Debt Collection Tactics- Tips About How to Lawfully Avoid Paying Your Credit card debt
Discuss the two debt collection tactics that debtors may utilize in order to not being legally responsible to repay current or old debts.
One of the debt collection practices identifies a federal government legislation called the Statute of Limitations (SOL). This particular law stops collectors from collecting "zombie debt". This is old debt that is no longer collectable.
By law, debt collectors have a restricted timeframe to recover a delinquent credit card debt. The time frame differs from state to state between 3-10 years. Nearly all states permit 4-5 years to collect). This is the easiest of the credit debt collection tactics.
The purpose of this specific regulation is to give protection to debtors. The government considered it unfair that the debtor be hounded indefinitely by debt collectors! When collectors are not able to or won't collect within the allocated time period, then you're no longer liable to pay back that debt.
If the Statute of Limitations has expired and the collectors take legal action against you, the judge will throw out the case in the event you present proof that the SOL has expired.
Just how do you determine the beginning date for the Statute of Limitations? Take a look closely at the date of your final monthly payment.This information is found in your credit report. You can acquire a free copy of your report by going to annualcreditreport.com This website will never inquire you for your credit card data.
The second of the debt collection strategies which you have is known as Debt Validation. This is a different federal government law which falls under the Fair Debt Collection Practices Act (FDCPA).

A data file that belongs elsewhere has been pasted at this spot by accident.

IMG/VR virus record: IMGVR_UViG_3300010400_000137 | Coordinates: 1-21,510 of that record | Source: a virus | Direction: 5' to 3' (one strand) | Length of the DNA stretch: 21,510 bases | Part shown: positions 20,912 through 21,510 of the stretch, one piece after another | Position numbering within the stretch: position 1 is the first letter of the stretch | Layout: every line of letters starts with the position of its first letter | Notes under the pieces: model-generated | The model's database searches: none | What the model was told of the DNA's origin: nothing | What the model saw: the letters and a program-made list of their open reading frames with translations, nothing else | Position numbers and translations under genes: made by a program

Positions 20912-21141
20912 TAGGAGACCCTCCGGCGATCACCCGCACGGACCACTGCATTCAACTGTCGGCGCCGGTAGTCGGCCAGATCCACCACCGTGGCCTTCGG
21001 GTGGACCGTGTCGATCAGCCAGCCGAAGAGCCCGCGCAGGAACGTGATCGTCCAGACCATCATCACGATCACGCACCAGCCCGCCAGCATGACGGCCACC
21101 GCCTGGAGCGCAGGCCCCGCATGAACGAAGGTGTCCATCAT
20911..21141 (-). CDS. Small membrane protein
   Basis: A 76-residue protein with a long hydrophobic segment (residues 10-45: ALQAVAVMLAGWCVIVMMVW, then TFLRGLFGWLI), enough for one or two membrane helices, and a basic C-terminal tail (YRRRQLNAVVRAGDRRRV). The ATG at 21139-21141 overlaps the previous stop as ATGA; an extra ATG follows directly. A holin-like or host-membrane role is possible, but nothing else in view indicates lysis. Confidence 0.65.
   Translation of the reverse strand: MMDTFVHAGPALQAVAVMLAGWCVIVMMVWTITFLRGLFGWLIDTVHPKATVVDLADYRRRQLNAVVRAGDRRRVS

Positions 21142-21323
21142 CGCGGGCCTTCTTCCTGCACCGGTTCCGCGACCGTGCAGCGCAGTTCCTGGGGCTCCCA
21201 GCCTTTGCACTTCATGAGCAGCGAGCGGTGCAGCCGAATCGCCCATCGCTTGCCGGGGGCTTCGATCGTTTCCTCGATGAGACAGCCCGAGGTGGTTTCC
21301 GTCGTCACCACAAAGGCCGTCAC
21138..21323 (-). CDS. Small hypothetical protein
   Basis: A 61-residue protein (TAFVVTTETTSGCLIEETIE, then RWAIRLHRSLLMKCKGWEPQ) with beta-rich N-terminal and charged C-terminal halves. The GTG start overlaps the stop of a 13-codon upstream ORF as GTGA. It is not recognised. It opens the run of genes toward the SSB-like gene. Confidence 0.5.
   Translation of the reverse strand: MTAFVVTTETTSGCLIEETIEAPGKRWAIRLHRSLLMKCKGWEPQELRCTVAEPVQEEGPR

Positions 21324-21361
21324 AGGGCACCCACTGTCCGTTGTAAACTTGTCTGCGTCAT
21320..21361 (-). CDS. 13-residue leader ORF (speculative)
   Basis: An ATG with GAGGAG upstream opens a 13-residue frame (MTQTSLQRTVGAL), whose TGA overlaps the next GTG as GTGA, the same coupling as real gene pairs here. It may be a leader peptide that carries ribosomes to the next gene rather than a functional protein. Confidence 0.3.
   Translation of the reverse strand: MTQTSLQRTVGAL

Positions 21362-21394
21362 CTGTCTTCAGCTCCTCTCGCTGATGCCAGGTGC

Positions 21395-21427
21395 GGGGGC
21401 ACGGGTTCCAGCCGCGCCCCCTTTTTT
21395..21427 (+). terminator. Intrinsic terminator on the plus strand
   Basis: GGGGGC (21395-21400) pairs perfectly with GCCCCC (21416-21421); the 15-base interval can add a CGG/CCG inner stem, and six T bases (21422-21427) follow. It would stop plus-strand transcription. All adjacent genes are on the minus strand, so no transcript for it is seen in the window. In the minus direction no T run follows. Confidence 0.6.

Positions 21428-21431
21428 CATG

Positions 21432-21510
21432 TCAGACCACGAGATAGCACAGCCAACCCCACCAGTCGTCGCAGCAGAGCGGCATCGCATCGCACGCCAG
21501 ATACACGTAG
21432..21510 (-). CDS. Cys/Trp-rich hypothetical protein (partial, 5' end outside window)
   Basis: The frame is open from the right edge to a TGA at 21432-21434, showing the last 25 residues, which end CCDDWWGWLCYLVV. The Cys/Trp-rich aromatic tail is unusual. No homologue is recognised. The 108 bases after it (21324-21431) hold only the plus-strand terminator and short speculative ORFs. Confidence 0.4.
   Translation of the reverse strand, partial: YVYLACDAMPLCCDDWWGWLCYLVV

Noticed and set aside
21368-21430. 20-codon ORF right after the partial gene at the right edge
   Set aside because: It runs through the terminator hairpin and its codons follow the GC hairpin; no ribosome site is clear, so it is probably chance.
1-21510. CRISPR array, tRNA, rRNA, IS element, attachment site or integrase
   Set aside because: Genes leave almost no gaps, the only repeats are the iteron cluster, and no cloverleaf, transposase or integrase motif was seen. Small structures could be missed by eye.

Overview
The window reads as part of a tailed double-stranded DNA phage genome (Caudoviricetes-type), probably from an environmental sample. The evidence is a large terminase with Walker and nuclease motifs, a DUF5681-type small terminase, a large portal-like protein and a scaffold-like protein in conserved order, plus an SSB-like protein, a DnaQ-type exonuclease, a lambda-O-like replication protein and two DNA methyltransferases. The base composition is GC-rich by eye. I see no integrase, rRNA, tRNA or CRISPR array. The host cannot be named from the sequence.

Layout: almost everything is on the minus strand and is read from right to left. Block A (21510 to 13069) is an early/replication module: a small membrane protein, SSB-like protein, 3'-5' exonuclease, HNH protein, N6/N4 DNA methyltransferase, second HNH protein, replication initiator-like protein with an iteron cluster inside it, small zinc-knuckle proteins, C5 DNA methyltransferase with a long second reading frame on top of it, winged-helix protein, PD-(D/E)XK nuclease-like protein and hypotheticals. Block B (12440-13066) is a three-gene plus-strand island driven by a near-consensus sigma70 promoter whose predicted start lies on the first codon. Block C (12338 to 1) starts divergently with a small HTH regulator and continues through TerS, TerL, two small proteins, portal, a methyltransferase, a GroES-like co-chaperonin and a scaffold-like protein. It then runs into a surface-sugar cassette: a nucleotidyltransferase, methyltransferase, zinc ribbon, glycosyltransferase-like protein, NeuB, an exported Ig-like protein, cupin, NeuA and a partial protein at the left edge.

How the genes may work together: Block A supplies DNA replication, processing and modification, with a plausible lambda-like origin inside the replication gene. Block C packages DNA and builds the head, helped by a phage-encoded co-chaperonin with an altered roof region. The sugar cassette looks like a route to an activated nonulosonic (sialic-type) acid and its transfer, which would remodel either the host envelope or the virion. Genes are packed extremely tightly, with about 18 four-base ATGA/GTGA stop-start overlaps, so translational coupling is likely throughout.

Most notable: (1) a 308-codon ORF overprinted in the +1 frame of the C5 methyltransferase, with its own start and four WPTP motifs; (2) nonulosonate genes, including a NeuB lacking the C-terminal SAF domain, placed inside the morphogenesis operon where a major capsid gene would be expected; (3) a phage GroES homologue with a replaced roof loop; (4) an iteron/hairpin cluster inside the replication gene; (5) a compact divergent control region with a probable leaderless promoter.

This identifies a customer's authority to dispute a financial debt and acquire written proof of the debt from the debt collector. The debt collector has to prove that the credit card debt they are trying to acquire is indeed yours. The authority to contest the debt and receive validation is part of the consumer's rights under the United States Fair Debt Collection Practices Act (FDCPA).
If a consumer makes a timely request regarding debt validation and a debt collector does not provide proper validation, or or does not respond in any way, the debt collector may not lawfully continue to go after the debt, and therefore, you're not legally liable to pay the debt! In the event the collection activity continues, the individual may submit a lawsuit in state or federal court for infringement of the FDCPA.
What does a debt collector need to provide to verify a debt?
• Proof that the collection agency owns the debt/or has been assigned the debt.
• Proof that the collection agency is legally allowed to recover debts in your state.
• A thorough tally of the debt, all fees and interest.
• A copy of the actual signed loan agreement or charge card application (with your signature).
So, if a collector isn't able to authenticate a debt:
• They aren't allowed to collect the debt,
• They are not allowed to speak to you concerning the debt.
• They are also not allowed to report it under the Fair Credit Reporting Act (FCRA).
To do so is a violation of the FCRA, and the FCRA claims you could prosecute for $1,000 in damages of any breach of the Act.
Some debt collectors are too lazy to provide you with the required documentation. Or, they lost a portion of the paperwork and therefore cannot send it to you. So, take advantage of these two debt collection tactics. They are your rights. You may be able to save $1,000's!
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